New V10 with FSI technology adopted from the world of motor racing
In outfitting the S8 with the V10, Audi is introducing an engine technology that has long been demonstrating its performance potential in the world of Formula 1 racing. The Italian super sports car brand Lamborghini, a subsidiary of Audi, likewise regards the ten-cylinder engine as synonymous with dynamic power. This engine concept has a much more sporty emphasis than a comparable twelve-cylinder power unit. Ten-cylinder engines are more compact and lighter; thanks to the smaller number of components, they have lower moving masses and less internal friction.
The 450 bhp V10 is the second generation of Audi V-engines, all with a 90-degree included angle and a spacing of 90 millimetres between cylinder centres. Key areas of the Audi version have been reengineered compared with the engine in the Lamborghini Gallardo. The bore has been increased from 82.5 to 84.5 mm; the stroke is 92.8 mm and the displacement 5204 cm3. A so-called bedplate structure – an intermediate frame – reinforces the extremely compact crankcase, which is made from cast aluminium.
With its crankpin offset of 18 degrees, the V10 fires at the ideal spacing of 72 degrees crankshaft angle. A balancing shaft located within the "vee" eliminates the so-called free inertial forces of the first degree and also contributes towards the engine's notable refinement. All four camshafts can be adjusted continuously by 42 degrees crankshaft angle, depending on load and engine speed, to optimise filling of the combustion chambers and thus enhance the power output. They are driven by no-maintenance chains and actuate the 40 valves via roller cam followers.
The V10 in the new Audi S8 uses FSI petrol direct injection. This permits a high compression ratio of 12.5:1 and a correspondingly more effective combustion process based on a lambda value of 1. The common rail injection system delivers the fuel directly to the combustion chambers in precisely metered amounts, at a pressure of up to 100 bar.
The two-stage magnesium variable intake manifold incorporates electronically controlled tumble flaps that induce a swirling movement in the air drawn in. Four close-coupled main catalytic converters take charge of exhaust emission control for the V10 of the Audi S8. FSI technology has impressively demonstrated its potential in motor sport – the R8 racing car equipped with it participated in the Le Mans 24 Hours on five occasions for Audi, winning the race on four of those occasions.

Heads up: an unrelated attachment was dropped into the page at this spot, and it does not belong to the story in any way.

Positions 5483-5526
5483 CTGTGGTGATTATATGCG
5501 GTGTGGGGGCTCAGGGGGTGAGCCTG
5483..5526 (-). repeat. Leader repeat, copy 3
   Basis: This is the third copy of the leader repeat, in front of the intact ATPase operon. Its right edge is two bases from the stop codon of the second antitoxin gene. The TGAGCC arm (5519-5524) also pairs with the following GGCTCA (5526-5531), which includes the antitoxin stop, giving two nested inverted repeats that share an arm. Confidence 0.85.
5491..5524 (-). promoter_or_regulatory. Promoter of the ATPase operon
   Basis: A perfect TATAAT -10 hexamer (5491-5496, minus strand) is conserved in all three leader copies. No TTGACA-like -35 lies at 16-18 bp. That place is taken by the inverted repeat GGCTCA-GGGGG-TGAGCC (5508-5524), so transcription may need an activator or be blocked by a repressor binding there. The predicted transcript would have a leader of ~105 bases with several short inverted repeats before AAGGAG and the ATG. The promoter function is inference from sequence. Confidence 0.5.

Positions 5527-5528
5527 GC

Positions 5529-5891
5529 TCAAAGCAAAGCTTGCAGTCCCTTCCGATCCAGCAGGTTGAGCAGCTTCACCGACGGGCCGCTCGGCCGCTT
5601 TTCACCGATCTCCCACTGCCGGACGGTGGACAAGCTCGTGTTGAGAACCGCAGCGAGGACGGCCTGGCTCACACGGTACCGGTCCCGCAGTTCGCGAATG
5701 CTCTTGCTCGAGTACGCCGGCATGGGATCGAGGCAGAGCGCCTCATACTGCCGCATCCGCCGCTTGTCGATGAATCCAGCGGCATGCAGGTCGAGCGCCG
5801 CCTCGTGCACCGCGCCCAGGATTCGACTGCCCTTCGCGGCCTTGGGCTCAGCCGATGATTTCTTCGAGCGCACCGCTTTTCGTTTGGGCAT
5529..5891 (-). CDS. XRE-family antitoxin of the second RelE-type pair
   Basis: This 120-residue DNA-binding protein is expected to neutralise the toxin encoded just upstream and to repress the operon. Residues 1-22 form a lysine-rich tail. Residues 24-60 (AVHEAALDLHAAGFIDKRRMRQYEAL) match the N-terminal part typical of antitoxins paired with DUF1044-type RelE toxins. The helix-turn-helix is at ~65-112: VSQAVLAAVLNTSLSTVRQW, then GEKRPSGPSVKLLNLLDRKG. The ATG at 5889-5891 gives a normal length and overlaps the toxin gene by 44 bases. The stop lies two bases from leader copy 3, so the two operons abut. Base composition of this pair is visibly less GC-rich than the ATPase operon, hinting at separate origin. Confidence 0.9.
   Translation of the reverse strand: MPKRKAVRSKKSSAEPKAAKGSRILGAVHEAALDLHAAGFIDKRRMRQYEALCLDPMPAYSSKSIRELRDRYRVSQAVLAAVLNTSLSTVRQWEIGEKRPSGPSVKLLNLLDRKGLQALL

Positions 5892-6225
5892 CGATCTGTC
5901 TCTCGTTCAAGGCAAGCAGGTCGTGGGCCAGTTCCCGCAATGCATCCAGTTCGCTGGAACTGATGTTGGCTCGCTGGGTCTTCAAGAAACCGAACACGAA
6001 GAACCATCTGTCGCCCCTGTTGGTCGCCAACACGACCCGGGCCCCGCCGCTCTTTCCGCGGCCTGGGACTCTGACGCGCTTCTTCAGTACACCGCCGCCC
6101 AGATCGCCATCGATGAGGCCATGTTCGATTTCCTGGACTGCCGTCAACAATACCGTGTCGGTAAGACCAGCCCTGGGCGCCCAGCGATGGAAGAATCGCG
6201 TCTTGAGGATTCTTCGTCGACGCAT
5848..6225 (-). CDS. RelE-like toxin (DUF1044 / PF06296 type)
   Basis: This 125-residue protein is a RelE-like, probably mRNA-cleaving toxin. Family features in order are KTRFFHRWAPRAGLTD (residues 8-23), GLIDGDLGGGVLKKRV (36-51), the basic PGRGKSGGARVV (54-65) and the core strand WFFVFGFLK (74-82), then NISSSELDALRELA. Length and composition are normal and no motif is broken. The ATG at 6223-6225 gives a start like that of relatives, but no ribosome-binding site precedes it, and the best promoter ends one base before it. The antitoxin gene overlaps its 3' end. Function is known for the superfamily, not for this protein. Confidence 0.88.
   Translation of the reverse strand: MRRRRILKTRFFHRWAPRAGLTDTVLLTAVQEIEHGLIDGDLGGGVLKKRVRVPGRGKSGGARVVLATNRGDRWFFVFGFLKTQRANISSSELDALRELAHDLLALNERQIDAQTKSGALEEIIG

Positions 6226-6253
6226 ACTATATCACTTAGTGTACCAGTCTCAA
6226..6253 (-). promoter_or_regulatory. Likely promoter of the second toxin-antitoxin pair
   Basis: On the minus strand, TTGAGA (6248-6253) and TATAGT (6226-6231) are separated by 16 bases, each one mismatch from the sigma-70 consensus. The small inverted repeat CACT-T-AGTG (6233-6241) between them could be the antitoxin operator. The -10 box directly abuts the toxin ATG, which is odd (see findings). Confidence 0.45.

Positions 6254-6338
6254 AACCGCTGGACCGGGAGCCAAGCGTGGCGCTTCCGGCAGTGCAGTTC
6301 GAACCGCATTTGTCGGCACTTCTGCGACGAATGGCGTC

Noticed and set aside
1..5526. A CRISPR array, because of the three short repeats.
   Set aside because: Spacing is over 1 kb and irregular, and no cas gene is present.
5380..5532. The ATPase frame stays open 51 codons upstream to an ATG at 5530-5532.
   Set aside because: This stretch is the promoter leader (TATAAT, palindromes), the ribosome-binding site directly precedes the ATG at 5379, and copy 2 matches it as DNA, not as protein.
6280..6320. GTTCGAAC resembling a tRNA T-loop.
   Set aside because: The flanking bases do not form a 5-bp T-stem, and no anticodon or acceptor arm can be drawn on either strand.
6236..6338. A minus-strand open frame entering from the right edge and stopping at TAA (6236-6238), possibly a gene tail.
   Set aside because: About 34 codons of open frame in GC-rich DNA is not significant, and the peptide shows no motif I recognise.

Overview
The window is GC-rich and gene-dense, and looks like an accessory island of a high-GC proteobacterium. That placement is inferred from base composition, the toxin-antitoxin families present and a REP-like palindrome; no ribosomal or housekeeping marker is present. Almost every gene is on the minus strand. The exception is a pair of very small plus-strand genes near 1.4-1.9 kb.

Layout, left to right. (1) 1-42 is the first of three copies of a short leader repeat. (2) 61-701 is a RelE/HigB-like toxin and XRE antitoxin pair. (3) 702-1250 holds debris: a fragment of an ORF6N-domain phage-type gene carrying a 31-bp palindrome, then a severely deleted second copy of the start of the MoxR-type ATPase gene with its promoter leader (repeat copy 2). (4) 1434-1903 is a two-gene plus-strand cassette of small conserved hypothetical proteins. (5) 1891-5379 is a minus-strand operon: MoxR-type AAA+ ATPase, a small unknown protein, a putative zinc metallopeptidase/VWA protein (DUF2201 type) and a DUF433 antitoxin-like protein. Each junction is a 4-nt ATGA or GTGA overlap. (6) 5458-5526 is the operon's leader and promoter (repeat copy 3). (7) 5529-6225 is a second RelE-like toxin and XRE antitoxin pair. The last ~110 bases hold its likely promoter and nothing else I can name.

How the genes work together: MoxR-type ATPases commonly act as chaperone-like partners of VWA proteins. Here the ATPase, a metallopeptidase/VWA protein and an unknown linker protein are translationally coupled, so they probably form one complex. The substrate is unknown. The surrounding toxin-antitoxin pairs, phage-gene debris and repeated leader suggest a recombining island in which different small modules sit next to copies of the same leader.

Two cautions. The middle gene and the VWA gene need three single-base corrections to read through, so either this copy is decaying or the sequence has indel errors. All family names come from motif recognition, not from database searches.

The powerful ten-cylinder engine is designed for impressive torque as well as engine power. It generates 450 bhp at 7,000 rpm, but musters up 540 Nm of torque at just 3,500 rpm. 90 percent of the torque is available from as low as 2,300 rpm. The V10 exhibits spontaneous throttle response and very refined running, and under load it also produces sonorous acoustics, as befits a dynamic car.
The V10 imparts the luxury saloon with the road performance of a high-calibre sports car. The Audi S8 races from 0 to 100 km/h in 5.1 seconds. The speed is not governed electronically until the needle reaches 250 km/h. The engine shows a distinctly modest thirst, needing only 13.9 litres of fuel per 100 kilometres – a figure achieved partly thanks to the consistent use of lightweight design, which clearly sets the A8 range apart from its competitors. With its innovative aluminium body, the Audi Space Frame ASF, the S8 weighs just 1940 kilograms, including the dynamic, sure-footed quattro drive. On the new Audi S8, every horsepower has to propel just 4.31 kilograms – the power-to-weight ratio of a sports car.